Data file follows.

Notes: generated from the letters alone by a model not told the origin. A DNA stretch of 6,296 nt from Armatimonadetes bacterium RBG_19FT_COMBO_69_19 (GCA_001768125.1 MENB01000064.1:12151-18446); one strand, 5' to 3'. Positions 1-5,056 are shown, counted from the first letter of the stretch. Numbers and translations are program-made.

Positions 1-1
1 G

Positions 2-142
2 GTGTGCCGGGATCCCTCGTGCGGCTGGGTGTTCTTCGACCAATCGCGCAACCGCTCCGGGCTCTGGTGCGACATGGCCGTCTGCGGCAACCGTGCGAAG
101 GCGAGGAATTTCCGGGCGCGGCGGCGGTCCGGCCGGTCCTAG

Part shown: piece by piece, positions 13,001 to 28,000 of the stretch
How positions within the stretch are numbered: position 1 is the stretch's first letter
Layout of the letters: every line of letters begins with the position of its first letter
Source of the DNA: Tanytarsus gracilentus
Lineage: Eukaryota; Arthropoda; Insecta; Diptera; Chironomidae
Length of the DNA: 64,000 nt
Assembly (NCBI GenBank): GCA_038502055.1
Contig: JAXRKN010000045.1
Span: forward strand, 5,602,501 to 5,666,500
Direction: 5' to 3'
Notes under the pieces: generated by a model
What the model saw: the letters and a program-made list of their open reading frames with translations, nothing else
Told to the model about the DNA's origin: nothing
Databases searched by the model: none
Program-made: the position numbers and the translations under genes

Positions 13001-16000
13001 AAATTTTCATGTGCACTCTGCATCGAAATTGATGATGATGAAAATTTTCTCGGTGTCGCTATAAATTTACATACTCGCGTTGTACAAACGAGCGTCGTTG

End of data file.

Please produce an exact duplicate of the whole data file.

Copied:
Notes: generated from the letters alone by a model not told the origin. A DNA stretch of 6,296 nt from Armatimonadetes bacterium RBG_19FT_COMBO_69_19 (GCA_001768125.1 MENB01000064.1:12151-18446); one strand, 5' to 3'. Positions 1-5,056 are shown, counted from the first letter of the stretch. Numbers and translations are program-made.

Positions 1-1
1 G

Positions 2-142
2 GTGTGCCGGGATCCCTCGTGCGGCTGGGTGTTCTTCGACCAATCGCGCAACCGCTCCGGGCTCTGGTGCGACATGGCCGTCTGCGGCAACCGTGCGAAG
101 GCGAGGAATTTCCGGGCGCGGCGGCGGTCCGGCCGGTCCTAG

Part shown: piece by piece, positions 13,001 to 28,000 of the stretch
How positions within the stretch are numbered: position 1 is the stretch's first letter
Layout of the letters: every line of letters begins with the position of its first letter
Source of the DNA: Tanytarsus gracilentus
Lineage: Eukaryota; Arthropoda; Insecta; Diptera; Chironomidae
Length of the DNA: 64,000 nt
Assembly (NCBI GenBank): GCA_038502055.1
Contig: JAXRKN010000045.1
Span: forward strand, 5,602,501 to 5,666,500
Direction: 5' to 3'
Notes under the pieces: generated by a model
What the model saw: the letters and a program-made list of their open reading frames with translations, nothing else
Told to the model about the DNA's origin: nothing
Databases searched by the model: none
Program-made: the position numbers and the translations under genes

Positions 13001-16000
13001 AAATTTTCATGTGCACTCTGCATCGAAATTGATGATGATGAAAATTTTCTCGGTGTCGCTATAAATTTACATACTCGCGTTGTACAAACGAGCGTCGTTG